was born [in] January . . . 2014, and discharged from the
hospital with [the respondent] for continued placement at the
April 1, 2014, a motion to open and modify disposition as to
Damian was granted, and protective supervision was granted
for a period of nine months. [The respondent] was residing
with the boys at the Amethyst House at the time. She was
discharged from the Amethyst House on July 28, 2014. During
her period of time there, she was noted to have been
frustrated with her boys and did not utilize counseling
sessions afforded to her to address any of her needs. She
chose not to come to a weekly one-on-one session.
an attempt to engage her, the Amethyst House consulted with
her supervisor for suggestions in engaging [the respondent]
in the individual counseling process. After making several
attempts, [the respondent] was notified that her failure to
attend would be documented. She was reminded that her
recovery process needed her input. She appeared to be
late July, allegations arose as to whether [the respondent]
was using [a synthetic form of cannabis known as] K2 and
selling K2, as reported by other residents. Amethyst House
relied on a drug test to show that [the respondent] had
violated [its] house rules by using K2. The result of the
test was greatly disputed by [the respondent]. As an
immediate result of the report, [the respondent] was told she
was on restricted status and could not leave Amethyst House.
[The respondent] left Amethyst House without permission,
attempting to manipulate the situation. It led to her
a result of her discharge from Amethyst House, she had
nowhere to go and her boys became homeless, and a second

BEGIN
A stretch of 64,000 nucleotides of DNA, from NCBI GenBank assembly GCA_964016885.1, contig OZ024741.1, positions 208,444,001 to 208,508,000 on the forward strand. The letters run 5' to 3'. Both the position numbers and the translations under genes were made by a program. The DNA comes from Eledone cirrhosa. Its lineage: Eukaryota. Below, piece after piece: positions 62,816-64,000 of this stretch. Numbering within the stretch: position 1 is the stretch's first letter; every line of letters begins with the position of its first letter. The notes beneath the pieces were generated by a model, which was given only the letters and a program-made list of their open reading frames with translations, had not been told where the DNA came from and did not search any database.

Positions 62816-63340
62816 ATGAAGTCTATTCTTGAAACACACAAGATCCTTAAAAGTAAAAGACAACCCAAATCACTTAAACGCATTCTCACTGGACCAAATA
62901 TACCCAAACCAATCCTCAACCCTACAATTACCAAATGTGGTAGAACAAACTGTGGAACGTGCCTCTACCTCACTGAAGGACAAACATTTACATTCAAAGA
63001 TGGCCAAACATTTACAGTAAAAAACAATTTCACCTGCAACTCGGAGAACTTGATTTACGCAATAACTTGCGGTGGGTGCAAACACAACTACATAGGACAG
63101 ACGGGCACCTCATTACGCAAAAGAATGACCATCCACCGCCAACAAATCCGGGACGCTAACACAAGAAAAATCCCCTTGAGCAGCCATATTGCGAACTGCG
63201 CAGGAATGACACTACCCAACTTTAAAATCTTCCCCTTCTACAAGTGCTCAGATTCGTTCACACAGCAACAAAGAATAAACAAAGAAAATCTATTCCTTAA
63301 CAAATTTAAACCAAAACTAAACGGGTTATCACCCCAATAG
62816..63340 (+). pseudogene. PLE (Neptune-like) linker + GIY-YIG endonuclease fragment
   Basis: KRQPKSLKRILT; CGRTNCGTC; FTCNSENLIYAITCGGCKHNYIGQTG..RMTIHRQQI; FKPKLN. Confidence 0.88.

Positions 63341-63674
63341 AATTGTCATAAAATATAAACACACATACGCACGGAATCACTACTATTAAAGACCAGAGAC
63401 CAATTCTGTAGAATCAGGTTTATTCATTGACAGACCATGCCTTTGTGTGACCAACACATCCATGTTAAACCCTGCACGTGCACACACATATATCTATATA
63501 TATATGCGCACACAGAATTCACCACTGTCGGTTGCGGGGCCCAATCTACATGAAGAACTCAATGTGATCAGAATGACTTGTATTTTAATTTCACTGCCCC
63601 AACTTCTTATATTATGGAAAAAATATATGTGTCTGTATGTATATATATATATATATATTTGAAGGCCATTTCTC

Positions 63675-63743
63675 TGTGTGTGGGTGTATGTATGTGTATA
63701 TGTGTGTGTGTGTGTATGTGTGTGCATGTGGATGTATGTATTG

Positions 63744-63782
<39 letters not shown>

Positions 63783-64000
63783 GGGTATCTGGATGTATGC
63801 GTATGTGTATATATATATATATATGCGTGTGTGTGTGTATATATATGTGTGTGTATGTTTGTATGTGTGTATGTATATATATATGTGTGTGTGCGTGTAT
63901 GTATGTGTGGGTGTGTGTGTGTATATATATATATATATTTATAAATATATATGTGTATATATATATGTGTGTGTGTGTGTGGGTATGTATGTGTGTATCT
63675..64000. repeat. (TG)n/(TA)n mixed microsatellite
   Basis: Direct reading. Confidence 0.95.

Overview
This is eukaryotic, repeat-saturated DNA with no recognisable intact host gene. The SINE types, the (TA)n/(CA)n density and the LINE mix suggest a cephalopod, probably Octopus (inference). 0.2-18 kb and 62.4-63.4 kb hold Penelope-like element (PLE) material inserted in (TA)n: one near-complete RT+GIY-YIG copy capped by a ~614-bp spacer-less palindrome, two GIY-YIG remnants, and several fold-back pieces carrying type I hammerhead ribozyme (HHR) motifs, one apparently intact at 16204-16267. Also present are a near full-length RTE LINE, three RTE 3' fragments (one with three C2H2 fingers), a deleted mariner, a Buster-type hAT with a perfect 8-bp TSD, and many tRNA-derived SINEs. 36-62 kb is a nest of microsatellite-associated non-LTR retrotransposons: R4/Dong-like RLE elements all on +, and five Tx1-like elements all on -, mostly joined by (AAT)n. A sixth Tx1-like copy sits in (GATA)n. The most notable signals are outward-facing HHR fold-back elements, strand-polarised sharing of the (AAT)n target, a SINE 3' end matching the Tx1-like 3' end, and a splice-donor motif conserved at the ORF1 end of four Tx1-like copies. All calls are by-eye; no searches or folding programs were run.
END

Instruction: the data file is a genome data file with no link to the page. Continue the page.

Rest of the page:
order of temporary custody was issued. On July 31, 2014, a
neglect petition was filed on behalf of Jeremiah, and orders
of temporary custody were issued on behalf of both boys.
Those orders for temporary custody were subsequently
sustained, and on August 29, 2014, Jeremiah was adjudicated
September 22, 2014, [the respondent] had secured supportive
housing through the Thames River Family Program in Norwich.
The court returned both boys to [the respondent], subject to
six months of protective supervision, which was subsequently
extended to June 19, 2015.
this period of time [the respondent] was expected to
cooperate with individual counseling . . . [and] with
substance abuse treatment and testing, to not use any drugs
unless prescribed, to get and maintain an adequate home and a
legal income, to cooperate with any restraining order, and,
when the boys were not in her care, to visit as often as
permitted.'' (Footnotes added.)
court went on to address the respondent's compliance with
her specific steps for mental health and substance abuse
treatment. The court stated: ‘‘With respect to
the individual counseling component, [the respondent] was
referred or engaged in individual counseling with several
different services. She was addressing her post-traumatic
stress disorder and anxiety issues with the United Community
Family Services. As noted, she entered the Wellmore
Behavioral Health Program at the time Damian was removed from
her care for inpatient treatment. That individual counseling
was continued through the Amethyst House and, as noted, [the
respondent] was not fully cooperative and engaged with that
respondent] was referred to the Women and Family Center for
trauma focused services in New Haven on March 4, 2014. On
April 22, 2014, [the respondent] advised the department that
she had left it as she did not see a benefit and was planning
on leaving the area. As noted, [the respondent] was
unsuccessfully discharged from Amethyst House in late July,
2014. She relocated to a shelter in New London and reported
that she was going to counseling at Connecticut Behavioral
November, 2014, [the respondent] indicated that she had
located housing in Norwich and was having difficulty getting
to New London for her counseling sessions. [The respondent]
was referred to the United Community Family Services or the
Connecticut Behavioral Health Associates in Norwich. From
November, 2014, until January, 2015, [the respondent] was not
involved in those services.
respondent] did an intake for a dual diagnosis program in
January, 2015, at the Southern New England Mental Health
Authority and only reported one time between then and late
case took a dramatic change in April, 2015. [The respondent]
was residing in supportive housing with her sons. In early
April, 2015, without notice to the [department], [the
respondent] gave temporary custody of her sons to [Juan G.]